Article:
On April 13th, 2000 the historic lawsuit that nearly upended the music industry was filed-- Metallica v. Napster, catalyzing a revolutionary era of music streaming.
Metallica, the legendary thrash metal band are considered one of the most commercially successful bands of all time, with a mega fan base in the rock and heavy metal community. James Hetfield and Lars Ulrich first formed Metallica in Los Angeles ‘81. Their logo has become a brand of its own, designed by Hetfeld himself.
The lineup today consists of James Hetfield, Lars Ulrich, Kirk Hammett, Robert Trujillo, Metallica were widely regarded as one of “Big four” of trash metal bands, along with Anthrax, Slayer, and Megadeath. Their '86 album Master of Puppets has been regarded as the most influential thrash metal album of all time.
Two years later, Metallica and Justice for All went platinum, the first time an underground metal group reached a chart position on U.S. Billboard, and sold more than 8 million copies in the U.S. alone. Metallica began the 1990s with their eponymous fifth album which accrued further mainstream praise. With 9 Grammy awards, they had become one of most commercially successful bands of all time.
Later in the 1990s at Northeastern University, 19-year-old Shawn Fanning and Sean Parker collaborated to create the peer-to-peer MP3 file sharing app called Napster. Created in ‘99, Fanning has said the original intent of the app was for social purposes, a platform where people can search for files, chat with another, and build social circles around different bands and genres.
Fanning and Parker
Napster's popularity arose alongside the expansion of high-speed internet on college campuses. It was the perfect platform to search and download MP3s for young people on the internet, and it didn’t take long for thousands of people to start joining and swapping music files on what became the celestial jukebox.
Within a year of its launch, Napster had tens of millions of users. This success made Napster one of the fastest-growing businesses of all time. Consequently, this mean that these tens of millions of users would no longer be paying for music.
A version of the song “I Disappear,” recorded by Metallica for the Mission: Impossible 2 soundtrack was leaked in advance on Napster, catalyzing the historic lawsuit. The leak was also broadcast on radio before its official release. Metallica and the Recording Industry Association of America (RIAA) responded by filing suit against Napster. The RIAA claimed that Napster violated copyright infringement, unlawful use of digital audio interface device, and the Racketeer Influenced and Corrupt Organizations Act (RICO)
Lars Ulrich was the outspoken advocate for artists facing free internet distribution of their music. At the 2000 MTV Video Music Award’s, Ulrich and host Marlon Wayans performed a skit reenactment of Fanning. Later in the night, Fanning came on stage wearing a Metallica t-shirt, “I borrowed this from a friend. Maybe, if I like it, I’ll buy one of my own.”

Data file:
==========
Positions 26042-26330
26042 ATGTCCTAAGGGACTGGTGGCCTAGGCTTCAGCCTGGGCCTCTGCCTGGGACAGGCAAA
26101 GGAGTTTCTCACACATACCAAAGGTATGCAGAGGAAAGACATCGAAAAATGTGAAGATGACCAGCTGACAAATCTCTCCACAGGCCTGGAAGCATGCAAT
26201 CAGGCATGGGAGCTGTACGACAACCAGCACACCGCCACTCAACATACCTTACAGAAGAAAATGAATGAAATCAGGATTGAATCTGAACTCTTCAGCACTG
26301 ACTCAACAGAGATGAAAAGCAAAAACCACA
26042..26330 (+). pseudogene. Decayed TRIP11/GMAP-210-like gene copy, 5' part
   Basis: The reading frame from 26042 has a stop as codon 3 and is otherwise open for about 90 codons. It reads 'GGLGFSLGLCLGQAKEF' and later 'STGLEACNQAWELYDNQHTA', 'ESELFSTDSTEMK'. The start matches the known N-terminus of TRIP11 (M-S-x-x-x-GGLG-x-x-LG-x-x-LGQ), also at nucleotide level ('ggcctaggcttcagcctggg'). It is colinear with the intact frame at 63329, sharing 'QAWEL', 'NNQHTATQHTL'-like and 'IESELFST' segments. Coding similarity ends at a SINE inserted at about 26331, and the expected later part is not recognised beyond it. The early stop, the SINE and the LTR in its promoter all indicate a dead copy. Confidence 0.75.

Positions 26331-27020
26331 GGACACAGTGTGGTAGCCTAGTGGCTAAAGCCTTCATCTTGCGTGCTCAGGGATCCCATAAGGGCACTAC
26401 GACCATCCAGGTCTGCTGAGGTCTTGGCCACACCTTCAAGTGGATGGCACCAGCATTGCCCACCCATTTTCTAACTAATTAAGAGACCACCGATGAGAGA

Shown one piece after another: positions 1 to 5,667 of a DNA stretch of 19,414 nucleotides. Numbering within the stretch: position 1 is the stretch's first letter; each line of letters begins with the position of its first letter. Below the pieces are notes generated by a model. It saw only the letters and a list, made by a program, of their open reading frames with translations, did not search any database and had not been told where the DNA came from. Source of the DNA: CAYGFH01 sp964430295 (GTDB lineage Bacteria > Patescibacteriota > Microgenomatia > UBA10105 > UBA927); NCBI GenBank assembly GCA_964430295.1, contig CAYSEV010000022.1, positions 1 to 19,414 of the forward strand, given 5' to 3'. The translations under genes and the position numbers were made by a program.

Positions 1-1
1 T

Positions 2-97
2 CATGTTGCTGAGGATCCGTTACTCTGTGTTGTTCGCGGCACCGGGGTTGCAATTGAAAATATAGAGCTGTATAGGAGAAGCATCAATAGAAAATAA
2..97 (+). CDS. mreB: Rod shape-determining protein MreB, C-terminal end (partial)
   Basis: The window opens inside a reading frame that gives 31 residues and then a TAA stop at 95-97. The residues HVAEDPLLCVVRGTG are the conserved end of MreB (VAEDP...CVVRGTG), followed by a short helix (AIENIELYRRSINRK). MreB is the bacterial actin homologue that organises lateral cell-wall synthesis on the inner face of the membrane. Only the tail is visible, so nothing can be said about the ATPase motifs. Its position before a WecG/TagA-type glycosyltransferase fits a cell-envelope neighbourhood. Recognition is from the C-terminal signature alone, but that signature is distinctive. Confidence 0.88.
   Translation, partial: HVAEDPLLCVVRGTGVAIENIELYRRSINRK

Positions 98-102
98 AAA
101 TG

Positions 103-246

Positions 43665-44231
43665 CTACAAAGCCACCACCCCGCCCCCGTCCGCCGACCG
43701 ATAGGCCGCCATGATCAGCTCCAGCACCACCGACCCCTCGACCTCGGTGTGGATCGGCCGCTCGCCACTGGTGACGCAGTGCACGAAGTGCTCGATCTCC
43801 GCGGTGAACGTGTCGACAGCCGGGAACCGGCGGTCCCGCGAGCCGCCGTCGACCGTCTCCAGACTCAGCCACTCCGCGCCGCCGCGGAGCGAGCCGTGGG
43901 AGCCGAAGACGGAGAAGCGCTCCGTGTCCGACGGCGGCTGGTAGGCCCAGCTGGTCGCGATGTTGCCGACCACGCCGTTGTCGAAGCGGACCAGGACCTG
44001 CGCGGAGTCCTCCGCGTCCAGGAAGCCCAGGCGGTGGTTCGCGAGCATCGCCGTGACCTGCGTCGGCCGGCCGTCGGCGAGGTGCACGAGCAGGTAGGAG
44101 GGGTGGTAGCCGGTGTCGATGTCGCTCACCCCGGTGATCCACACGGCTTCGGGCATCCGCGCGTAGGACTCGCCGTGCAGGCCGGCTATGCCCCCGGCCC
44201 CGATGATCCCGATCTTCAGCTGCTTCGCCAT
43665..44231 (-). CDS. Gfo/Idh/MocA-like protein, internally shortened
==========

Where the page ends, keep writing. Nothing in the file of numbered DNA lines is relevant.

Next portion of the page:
With a global audience following the proceedings, the narrative was clear: Metallica and the RIAA were going up against millions of college students who had fallen in love with Napster. It was the baby-face nerdy Fanning versus Ulrich, a millionaire metalhead. The lawsuit was perceived as an attack by Metallica on their dedicated fan base.
Dr. Dre was another artist who was anti-Napster, filing a separate suit which received considerably less attention. Other bands came out in support of the app, including Public Enemy’s Chuck D, Limp Bizkit, and the Offspring.
As college students were the target audience for Napster, universities became implicated were faced with a decision. Both Yale and Indiana University blocked access to the service, while others like Harvard, MIT, and Duke refused to restrict the service to its student body.
Napster lost the case, unsurprisingly, and soon after went bankrupt and was absorbed into Rhapsody. Metallica went from being counterculture outsiders to boardroom power players, seen as greedy sellouts who chose to make music for the money rather than for the art and the people. The damages sought in the lawsuit were $100,000 per copyright infringement which was an outlandish request of the 20-year-old.
The animated short,“Metalligreed,” was made by by Bob Cesca for Motley Crue. The anti-Metallica cartoon emphasized Motley Crue's stance in the matter, siding with Fanning and the fans, accusing Metallica’s pursuit as a publicity stunt “just to promote their tour.”
The media circus surrounding the case sparked a larger ongoing media versus internet debate. Battles between Sony and Apple, YouTube and Viacom, and television services on the internet originated from Metallica v. Napster. Despite Metallica’s reputation as one of the biggest rock bands in the world, this became a defining moment of their career.
After the case was settled, Napster was supposed to shut down temporarily to tweak copyright-catching filters, but the music app never returned. While pirating music is still common practice on the internet, it’s nowhere on the scale that Napster allowed it to be. In 2014, Ulrich claimed the case wasn’t about the money, but the choice to stream their music for free that was taken away from them.
For many, the lawsuit irreparably altered the image of Metallica, and the music industry as a whole. These days there are an abundance of music-sharing platforms, none of which are completely free. Napster is now widely recognized as a precursor to the many streaming platforms available today such as iTunes, Spotify, and Soundcloud.
In 2009, Sean Parker heard of the Swedish Company Spotify and its music streaming service, and was instrumental in bringing that service to the United States, bringing his vision with Napster full circle. And finally in 2012, Metallica made their first 9 studio albums available for streaming on Spotify.
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